Safety Worries Lead Third Company to Recall Infant Inclined Sleepers

(The Washington Post) -
Dorel inclined sleeper which was recalled.

A third company on Wednesday recalled its inclined sleeper, joining two other manufacturers that also pulled their bassinetlike devices for babies from the market after a string of infant deaths and calls from lawmakers for the product to be banned.

Dorel Juvenile Group recalled two versions of its sleepers: the Eddie Bauer Slumber and Soothe Rock Bassinet and the Disney Baby Doze and Dream Bassinet.

The company said in an announcement from the Consumer Product Safety Commission that it was recalling its products because of concerns about infant deaths in other inclined sleepers. No deaths or injuries were reported in the Dorel devices, according to the company.

Dorel’s decision highlights a conundrum for manufacturers: Whether they should continue to sell a product that remains legal yet has been widely criticized for its association with infant deaths.

Several weeks ago, two other companies – Fisher-Price and Kids II – recalled their inclined sleepers, in conjunction with the CPSC.

Fisher-Price pulled its Rock ‘n Play inclined sleeper in April, after the CPSC said the product was associated with more than 30 infant deaths when babies turned over while unrestrained or under other circumstances. A Washington Post article in May detailed how Fisher-Price invented the inclined sleeper category based on faulty beliefs on infant sleep and without medical safety testing or input from a pediatrician.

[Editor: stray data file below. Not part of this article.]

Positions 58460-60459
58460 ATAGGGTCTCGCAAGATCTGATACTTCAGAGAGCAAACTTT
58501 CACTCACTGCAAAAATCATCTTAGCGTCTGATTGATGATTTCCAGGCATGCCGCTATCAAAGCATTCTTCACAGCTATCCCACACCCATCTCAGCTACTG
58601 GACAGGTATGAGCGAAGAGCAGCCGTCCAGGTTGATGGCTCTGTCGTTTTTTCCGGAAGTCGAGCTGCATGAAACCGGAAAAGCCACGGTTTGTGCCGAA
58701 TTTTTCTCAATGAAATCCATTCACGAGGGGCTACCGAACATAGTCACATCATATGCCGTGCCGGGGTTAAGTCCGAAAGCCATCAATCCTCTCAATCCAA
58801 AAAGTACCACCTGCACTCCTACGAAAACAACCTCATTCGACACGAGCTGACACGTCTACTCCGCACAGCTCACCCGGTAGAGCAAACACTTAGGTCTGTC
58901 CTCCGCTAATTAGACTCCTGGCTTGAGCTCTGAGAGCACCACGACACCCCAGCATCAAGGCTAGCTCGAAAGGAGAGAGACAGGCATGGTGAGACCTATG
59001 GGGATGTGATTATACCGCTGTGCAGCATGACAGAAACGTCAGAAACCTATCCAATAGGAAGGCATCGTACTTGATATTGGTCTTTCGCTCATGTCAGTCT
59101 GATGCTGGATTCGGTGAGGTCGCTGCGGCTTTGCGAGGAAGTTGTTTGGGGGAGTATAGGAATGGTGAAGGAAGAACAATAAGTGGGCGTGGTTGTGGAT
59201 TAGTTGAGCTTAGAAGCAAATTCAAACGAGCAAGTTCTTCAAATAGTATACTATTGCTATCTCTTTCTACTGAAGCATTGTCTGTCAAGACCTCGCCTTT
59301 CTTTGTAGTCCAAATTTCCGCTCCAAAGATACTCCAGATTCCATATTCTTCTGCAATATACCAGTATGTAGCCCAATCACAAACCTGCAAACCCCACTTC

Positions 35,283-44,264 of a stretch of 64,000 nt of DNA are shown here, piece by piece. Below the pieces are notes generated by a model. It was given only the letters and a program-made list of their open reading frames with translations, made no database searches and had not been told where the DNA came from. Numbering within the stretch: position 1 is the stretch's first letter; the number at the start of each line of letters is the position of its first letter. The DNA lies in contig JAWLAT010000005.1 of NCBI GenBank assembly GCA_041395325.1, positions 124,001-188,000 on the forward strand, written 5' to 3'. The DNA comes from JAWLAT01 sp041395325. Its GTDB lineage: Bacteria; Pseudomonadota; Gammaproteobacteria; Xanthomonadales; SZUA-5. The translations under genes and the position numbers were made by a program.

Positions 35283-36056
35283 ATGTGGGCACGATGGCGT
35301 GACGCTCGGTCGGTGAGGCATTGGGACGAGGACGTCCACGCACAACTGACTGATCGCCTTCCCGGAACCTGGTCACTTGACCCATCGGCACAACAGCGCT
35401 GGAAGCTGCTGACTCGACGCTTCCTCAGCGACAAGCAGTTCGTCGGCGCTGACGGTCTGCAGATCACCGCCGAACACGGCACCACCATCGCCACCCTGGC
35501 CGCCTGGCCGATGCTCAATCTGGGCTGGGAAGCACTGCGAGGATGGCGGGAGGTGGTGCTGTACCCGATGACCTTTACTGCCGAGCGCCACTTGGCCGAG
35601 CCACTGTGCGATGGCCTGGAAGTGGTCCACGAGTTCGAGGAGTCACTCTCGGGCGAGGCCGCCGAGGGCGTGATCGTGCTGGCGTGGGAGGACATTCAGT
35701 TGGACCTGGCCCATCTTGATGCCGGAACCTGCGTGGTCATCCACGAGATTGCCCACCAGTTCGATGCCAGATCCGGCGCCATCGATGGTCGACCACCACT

Kids II recalled its version of an inclined sleeper two weeks after Fisher-Price, saying its product was associated with five deaths. Then Fisher-Price recalled a different inclined sleeper accessory – despite no deaths being directly connected to it.

That marked Fisher-Price’s full retreat from a product category that it had invented a decade earlier.

An inclined sleeper allows babies to sleep at an approximately 30-degree angle.

In June, federal lawmakers introduced bills calling for bans on all infant sleeping devices with an incline greater than 10 degrees. That would match regulations in countries such as Canada.

The American Academy of Pediatrics has said inclined sleepers violate its “safe sleep” guidelines that recommend babies sleep on their backs on flat surfaces in empty cribs or in bassinets. The guidelines are intended to avoid accidental suffocation deaths.

But the CPSC has not called for a ban on inclined sleepers. It has said it is no longer working on a voluntary safety standards for the product category, a potential prelude to a ban.

Dorel did not respond immediately to a request for comment Wednesday.

Several companies continue to make inclined sleepers.

The number of deaths associated with inclined sleepers has grown since the first recall in April.

The CPSC has said it knows of at least 50 deaths tied to the products.